Miranda: That\'s moral relativism!
    Carrie: I prefer to think of it as quantum cheating.

  6. #6
    Senior Member RoadClosed's Avatar
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    MP3 Woes

    I have noticed a lot of the MP3 problems over the years and I can fit them in 2 categories: Bad files from the hard drive or internet and bad rips to a CD.

    There is nothing you can do about bad files, since the error occurred during the original ripping process so if you play the file on your HD before ripping it and it's bad quality, trash it and get/rip another one. If it's a rare MP3, you can try editing the file and smoothing over the bad spots, but the original data wasn't captured so it's a cover up at best.

    Now for ripping a CD locally there are some things you can do to reduce the amount of problems you could encounter. The first thing is to understand what is going on. I am typing this from memory so I hope my numbers are correct. A disc is recorded in a certain ISO format (ISO 9660) that is compatible with all CD players mass produced. This is a 150 kps data stream sampled at 44.1 khz. The upper threshold for human audio is 20 khz, and according the Nyquist Theorum, to effectively digitize an audio sample, it must be sampled at twice the rate of a desired frequency. 20khz times 2 is 40khz and an additional 4.1khz is added for filtering etc. It's important to realize this standard exists because that stream MUST be steady when burning to a CD. If not, the song or entire CD becomes corrupt.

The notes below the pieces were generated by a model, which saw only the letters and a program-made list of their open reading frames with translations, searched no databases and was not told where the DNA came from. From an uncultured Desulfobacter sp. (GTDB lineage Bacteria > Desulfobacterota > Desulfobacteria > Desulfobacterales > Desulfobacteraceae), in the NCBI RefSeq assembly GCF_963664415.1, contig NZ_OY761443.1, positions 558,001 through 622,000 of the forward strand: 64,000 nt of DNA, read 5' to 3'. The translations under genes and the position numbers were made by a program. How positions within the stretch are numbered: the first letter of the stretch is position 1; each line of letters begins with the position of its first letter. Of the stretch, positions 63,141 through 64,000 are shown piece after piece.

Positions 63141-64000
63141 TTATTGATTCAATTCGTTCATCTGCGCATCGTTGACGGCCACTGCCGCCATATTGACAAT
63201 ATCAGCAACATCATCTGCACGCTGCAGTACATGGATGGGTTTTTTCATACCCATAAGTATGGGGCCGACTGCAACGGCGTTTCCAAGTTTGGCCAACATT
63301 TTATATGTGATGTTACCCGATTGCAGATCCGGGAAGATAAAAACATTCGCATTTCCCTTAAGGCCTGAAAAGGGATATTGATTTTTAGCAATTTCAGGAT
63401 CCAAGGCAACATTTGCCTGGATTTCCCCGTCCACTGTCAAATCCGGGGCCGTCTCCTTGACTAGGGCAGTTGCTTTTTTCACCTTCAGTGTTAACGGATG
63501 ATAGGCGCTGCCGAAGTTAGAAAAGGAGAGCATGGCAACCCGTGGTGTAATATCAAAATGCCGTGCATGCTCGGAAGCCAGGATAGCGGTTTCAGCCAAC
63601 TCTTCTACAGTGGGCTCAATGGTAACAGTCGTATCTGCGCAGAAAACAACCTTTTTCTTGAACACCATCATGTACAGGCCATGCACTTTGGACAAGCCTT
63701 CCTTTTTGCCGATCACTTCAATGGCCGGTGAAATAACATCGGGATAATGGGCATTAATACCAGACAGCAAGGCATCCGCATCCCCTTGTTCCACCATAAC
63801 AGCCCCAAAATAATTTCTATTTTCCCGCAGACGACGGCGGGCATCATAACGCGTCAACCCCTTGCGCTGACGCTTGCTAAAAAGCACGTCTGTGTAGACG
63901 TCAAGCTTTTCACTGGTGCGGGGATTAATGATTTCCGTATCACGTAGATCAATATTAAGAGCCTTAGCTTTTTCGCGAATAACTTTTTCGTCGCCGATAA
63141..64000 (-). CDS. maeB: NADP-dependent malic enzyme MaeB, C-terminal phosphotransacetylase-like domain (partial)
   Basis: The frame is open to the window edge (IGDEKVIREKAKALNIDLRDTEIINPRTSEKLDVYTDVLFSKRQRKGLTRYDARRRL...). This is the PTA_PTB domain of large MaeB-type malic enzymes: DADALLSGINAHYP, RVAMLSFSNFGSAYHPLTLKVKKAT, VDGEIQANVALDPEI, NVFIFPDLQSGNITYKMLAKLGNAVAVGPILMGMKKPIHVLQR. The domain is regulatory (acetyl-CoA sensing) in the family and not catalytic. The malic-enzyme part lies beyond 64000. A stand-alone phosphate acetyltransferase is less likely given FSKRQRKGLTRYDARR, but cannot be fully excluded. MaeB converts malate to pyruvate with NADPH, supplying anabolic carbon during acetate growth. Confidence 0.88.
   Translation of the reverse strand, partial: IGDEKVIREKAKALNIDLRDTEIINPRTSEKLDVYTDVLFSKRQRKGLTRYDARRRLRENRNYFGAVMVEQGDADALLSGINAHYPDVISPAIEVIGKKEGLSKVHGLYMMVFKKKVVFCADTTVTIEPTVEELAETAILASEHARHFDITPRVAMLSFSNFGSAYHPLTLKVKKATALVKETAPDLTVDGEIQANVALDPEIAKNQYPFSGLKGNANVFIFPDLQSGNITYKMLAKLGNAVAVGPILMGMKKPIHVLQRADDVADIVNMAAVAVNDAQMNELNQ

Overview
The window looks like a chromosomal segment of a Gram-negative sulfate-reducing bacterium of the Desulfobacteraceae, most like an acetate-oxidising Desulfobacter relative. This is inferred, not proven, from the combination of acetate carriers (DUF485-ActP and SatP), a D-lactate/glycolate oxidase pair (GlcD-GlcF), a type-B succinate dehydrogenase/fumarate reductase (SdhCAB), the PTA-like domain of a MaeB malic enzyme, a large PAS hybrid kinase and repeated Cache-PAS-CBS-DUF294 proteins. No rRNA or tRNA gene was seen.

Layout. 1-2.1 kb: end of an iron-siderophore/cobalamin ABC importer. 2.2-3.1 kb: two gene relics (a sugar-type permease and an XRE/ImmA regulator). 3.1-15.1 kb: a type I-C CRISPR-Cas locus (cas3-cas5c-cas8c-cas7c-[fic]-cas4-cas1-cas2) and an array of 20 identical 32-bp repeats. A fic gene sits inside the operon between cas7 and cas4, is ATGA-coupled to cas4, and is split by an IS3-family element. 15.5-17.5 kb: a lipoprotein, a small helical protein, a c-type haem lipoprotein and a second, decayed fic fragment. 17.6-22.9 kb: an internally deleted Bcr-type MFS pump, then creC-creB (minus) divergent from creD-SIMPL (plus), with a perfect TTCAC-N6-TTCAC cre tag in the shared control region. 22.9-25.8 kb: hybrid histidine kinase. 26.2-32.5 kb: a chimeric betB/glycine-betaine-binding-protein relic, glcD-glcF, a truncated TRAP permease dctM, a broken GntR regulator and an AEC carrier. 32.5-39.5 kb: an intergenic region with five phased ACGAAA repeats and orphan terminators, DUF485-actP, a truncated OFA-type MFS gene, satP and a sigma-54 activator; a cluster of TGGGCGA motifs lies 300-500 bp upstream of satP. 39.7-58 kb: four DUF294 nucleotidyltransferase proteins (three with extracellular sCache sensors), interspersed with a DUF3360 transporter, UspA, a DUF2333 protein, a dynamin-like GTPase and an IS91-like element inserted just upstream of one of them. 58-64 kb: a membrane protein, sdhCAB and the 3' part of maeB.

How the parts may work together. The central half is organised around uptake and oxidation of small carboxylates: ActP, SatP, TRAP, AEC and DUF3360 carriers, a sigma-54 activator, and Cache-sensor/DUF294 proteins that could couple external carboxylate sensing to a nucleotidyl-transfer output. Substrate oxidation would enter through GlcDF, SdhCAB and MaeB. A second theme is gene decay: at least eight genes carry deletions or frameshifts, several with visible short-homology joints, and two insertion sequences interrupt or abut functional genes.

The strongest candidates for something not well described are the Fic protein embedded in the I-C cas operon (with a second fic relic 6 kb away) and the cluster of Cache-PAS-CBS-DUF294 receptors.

So why is this important? I mean a 150 kps data stream is slow (by today’s standards) and my computer is fairly new so I should have no trouble burning a CD? Sure at 1x speed. Now take that up to 12x or 20x or 40x - wow you now need a SUSTAINED 6000 kbs at the upper end! So you’re burning a nice CD mix and you move the mouse to close a window or you type an e-mail and for just a few seconds your data rate drops a few kps while the system processes that email and you have just trashed the current track. When the CD player reads that track, that data rate drops significantly enough to cause the system to drop large chunks of data as it attempts to average in the missing pieces. This causes severe distortion in a song or the ability of the laser to track the data on the disk, ultimately causing the CD to stop spinning.

    SO back your software off to 1 or 2x, and buy good quality blank CDs. Not all are the same and what works on your PC at a specific speed may not work in an ISO CD player.

    Hope that helps, I get carried away over coffee sometimes.
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  7. #7
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    Good tip, RoadClosed. In general, to avoid problems with burning a CD just to be safe, I usually just let the computer burn a disk without anything else running at all...it ensures a safer burn. I just totally leave the computer alone when burning something I really want to work well. That's just my personal preference.
    Carrie: Someone\'s definition of what constitutes cheating is in direct proportion to how much they themselves want to cheat.
    Miranda: That\'s moral relativism!
    Carrie: I prefer to think of it as quantum cheating.

  8. #8
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    Thanks for all the suggestions...well..I was messing with some partitions with SuSE on it, and, well ****ed my computer up. So, I had to factory restore. So no more Mp3's to worry about.

    Thanks again.